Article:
Behold, the Old Barn that Was Transformed into a Basketball Court
When they saw how their friends made an old barn the perfect space for a pickup game, this family decided to do the same.
Farm & Ranch Living Magazine
We got the idea to put a basketball hoop in our hayloft after we visited Mennonite family friends of ours one New Year’s Day. There was no television at our friends’ house, but they did have a basketball hoop in the barn that kept everyone entertained. The following Valentine’s Day we bought our first hoop, and put it in the barn.
Basketball is a big deal here in Indiana. Before the barn hoop, our children would play using a tiny plastic goal in their bedroom. The kids’ game would shake the whole house as they bounced off the walls. It was a big relief for me when the basketball hoop moved into the barn.
The kids, their friends and our family shot hoops in that hayloft through the cold and rain just as easily as the hot summer days.Farm & Ranch Living Magazine
Hours practicing in the hayloft led our sons to play high school basketball, but they weren’t allowed to play organized team games unless it was a school-sponsored event. So the team would assemble to play “barn ball” in our hayloft. Pickup games got intense, with close scores and no referees to make calls.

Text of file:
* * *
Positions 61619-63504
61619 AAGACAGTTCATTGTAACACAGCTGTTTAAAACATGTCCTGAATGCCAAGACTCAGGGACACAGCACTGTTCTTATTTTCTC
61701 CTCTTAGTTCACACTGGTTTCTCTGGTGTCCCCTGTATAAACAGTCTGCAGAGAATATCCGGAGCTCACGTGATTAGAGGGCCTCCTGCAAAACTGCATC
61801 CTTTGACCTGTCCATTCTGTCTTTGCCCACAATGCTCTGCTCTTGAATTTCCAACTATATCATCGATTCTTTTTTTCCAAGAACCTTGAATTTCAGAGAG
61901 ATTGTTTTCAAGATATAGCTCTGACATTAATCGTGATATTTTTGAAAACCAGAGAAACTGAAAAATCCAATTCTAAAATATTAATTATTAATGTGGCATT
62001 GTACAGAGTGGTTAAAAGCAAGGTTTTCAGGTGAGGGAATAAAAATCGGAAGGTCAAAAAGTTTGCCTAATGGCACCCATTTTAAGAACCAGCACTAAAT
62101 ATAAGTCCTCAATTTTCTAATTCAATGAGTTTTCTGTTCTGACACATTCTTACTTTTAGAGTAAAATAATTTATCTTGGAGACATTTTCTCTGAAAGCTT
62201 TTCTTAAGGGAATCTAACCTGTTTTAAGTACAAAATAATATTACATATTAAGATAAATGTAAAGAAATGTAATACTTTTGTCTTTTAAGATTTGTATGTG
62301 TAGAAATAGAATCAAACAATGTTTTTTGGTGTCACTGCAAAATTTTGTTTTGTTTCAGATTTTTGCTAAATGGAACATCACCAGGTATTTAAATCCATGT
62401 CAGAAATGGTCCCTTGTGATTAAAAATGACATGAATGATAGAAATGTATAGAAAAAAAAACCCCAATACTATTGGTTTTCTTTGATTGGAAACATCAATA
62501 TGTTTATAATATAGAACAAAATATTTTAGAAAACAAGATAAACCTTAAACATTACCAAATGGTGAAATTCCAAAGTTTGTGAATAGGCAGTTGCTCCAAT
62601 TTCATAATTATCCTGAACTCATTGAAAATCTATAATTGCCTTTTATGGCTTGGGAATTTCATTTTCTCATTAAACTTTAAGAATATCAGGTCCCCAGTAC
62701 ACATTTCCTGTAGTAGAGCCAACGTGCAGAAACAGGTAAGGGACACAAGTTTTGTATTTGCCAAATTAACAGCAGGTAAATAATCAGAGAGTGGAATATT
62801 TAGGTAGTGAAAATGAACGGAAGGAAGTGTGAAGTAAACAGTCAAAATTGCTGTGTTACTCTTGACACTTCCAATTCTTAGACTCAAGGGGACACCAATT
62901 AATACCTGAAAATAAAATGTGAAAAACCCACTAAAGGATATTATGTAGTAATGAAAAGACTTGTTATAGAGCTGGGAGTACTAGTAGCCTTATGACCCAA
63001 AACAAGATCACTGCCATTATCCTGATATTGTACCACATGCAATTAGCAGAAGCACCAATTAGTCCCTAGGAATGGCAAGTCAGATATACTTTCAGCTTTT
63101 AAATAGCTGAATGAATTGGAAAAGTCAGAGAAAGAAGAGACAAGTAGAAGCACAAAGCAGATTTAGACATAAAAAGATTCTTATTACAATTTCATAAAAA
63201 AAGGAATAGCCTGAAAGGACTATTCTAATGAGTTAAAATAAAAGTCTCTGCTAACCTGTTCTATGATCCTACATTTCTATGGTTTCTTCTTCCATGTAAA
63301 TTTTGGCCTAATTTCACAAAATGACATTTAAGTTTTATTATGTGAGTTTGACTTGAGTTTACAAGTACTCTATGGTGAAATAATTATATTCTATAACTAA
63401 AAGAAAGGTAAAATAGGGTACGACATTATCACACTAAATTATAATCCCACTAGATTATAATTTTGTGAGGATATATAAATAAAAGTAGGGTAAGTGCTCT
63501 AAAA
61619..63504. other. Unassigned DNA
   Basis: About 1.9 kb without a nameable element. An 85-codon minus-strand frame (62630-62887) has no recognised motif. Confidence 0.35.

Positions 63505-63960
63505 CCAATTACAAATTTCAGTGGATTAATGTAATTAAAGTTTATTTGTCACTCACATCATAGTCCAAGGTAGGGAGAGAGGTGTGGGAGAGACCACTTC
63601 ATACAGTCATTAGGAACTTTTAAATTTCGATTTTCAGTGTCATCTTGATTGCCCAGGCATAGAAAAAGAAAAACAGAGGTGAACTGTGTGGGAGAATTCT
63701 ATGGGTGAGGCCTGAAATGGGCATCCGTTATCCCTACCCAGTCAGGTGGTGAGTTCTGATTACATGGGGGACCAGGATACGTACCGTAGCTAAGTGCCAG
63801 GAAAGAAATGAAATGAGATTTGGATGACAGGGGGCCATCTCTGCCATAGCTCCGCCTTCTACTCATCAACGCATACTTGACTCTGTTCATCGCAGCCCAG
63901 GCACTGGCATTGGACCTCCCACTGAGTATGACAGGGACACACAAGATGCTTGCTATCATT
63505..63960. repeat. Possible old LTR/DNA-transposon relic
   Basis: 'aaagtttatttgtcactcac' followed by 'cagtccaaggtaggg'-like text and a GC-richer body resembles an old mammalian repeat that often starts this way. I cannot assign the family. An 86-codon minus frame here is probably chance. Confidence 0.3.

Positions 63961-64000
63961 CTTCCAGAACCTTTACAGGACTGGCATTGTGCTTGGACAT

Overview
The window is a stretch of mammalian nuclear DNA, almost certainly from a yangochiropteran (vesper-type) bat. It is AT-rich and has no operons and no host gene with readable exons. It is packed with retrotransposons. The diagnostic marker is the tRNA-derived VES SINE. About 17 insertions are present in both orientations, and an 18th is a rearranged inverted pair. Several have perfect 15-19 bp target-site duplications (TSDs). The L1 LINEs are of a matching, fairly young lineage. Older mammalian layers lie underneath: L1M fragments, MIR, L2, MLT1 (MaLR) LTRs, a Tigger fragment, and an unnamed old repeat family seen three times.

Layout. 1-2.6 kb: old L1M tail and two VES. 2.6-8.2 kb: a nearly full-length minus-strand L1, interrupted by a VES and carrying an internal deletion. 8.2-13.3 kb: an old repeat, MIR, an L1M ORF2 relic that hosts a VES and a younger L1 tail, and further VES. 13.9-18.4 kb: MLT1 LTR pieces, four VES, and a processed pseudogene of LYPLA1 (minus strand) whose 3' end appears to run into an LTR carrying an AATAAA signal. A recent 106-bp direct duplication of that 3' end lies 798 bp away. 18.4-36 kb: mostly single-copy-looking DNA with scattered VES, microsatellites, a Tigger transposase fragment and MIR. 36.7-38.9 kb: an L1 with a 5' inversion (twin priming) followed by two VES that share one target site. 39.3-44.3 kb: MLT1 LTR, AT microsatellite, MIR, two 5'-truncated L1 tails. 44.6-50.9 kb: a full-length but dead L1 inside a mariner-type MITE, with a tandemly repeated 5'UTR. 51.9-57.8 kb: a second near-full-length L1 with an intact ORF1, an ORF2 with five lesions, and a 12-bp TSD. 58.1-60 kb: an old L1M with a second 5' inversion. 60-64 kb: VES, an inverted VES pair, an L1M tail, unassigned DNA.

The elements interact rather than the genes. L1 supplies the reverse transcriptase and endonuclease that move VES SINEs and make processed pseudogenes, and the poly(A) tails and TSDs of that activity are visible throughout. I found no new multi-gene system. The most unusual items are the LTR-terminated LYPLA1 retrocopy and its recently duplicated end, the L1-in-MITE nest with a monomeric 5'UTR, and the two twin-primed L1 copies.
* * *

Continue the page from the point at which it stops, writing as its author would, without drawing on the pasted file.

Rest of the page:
During one game, one of our sons drove to the basket, stepped off a wall beam, and dunked the ball to win the game. The opposing team called foul and said the beam was out of bounds. My son replied with a short but definitive response: “This is barn ball.”
There have been many hours of barn ball in the rafters since we installed that hoop. The first one was a gift from my husband and me to our three children, but our sons put up the second and third hoops on their own.
Hayloft basketball is still a party favorite, especially at our annual autumn gathering for city friends. They’re always disappointed when the court is filled with hay.
That happened this past Fourth of July, too, when we hosted our family reunion. The kids couldn’t get up there because we had hay on the floor. My older son said, “The only thing you can do in the haymow is fall out.”
I love my barn. It’s a simple one, but I’m often amazed by the craftsmanship of the men who built it in the 19th century. Now my grandchildren beg to go up to the hayloft court to tip off another generation of barn ball. It’s truly a family space.